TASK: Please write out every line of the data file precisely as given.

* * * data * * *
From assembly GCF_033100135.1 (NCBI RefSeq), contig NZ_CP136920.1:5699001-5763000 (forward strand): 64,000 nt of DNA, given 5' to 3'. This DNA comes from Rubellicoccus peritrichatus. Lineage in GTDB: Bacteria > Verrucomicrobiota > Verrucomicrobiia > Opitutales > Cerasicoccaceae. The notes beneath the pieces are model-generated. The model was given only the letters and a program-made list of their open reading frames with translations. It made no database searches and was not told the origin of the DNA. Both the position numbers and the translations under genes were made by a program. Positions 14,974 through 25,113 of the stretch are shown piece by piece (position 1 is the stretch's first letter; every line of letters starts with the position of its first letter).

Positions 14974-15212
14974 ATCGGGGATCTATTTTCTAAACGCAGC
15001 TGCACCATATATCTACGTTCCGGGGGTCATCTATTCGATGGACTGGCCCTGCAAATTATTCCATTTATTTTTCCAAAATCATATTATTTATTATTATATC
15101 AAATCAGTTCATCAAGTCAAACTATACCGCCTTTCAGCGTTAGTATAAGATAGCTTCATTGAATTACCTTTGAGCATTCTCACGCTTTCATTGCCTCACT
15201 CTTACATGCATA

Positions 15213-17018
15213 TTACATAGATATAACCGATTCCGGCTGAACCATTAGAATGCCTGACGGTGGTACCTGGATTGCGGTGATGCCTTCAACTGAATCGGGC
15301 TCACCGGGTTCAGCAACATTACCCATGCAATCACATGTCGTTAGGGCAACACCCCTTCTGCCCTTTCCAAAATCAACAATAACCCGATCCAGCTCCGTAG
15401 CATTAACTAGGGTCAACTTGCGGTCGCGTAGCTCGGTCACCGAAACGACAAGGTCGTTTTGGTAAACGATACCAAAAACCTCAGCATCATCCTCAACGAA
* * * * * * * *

From assembly GCF_033100135.1 (NCBI RefSeq), contig NZ_CP136920.1:5699001-5763000 (forward strand): 64,000 nt of DNA, given 5' to 3'. This DNA comes from Rubellicoccus peritrichatus. Lineage in GTDB: Bacteria > Verrucomicrobiota > Verrucomicrobiia > Opitutales > Cerasicoccaceae. The notes beneath the pieces are model-generated. The model was given only the letters and a program-made list of their open reading frames with translations. It made no database searches and was not told the origin of the DNA. Both the position numbers and the translations under genes were made by a program. Positions 14,974 through 25,113 of the stretch are shown piece by piece (position 1 is the stretch's first letter; every line of letters starts with the position of its first letter).

Positions 14974-15212
14974 ATCGGGGATCTATTTTCTAAACGCAGC
15001 TGCACCATATATCTACGTTCCGGGGGTCATCTATTCGATGGACTGGCCCTGCAAATTATTCCATTTATTTTTCCAAAATCATATTATTTATTATTATATC
15101 AAATCAGTTCATCAAGTCAAACTATACCGCCTTTCAGCGTTAGTATAAGATAGCTTCATTGAATTACCTTTGAGCATTCTCACGCTTTCATTGCCTCACT
15201 CTTACATGCATA

Positions 15213-17018
15213 TTACATAGATATAACCGATTCCGGCTGAACCATTAGAATGCCTGACGGTGGTACCTGGATTGCGGTGATGCCTTCAACTGAATCGGGC
15301 TCACCGGGTTCAGCAACATTACCCATGCAATCACATGTCGTTAGGGCAACACCCCTTCTGCCCTTTCCAAAATCAACAATAACCCGATCCAGCTCCGTAG
15401 CATTAACTAGGGTCAACTTGCGGTCGCGTAGCTCGGTCACCGAAACGACAAGGTCGTTTTGGTAAACGATACCAAAAACCTCAGCATCATCCTCAACGAA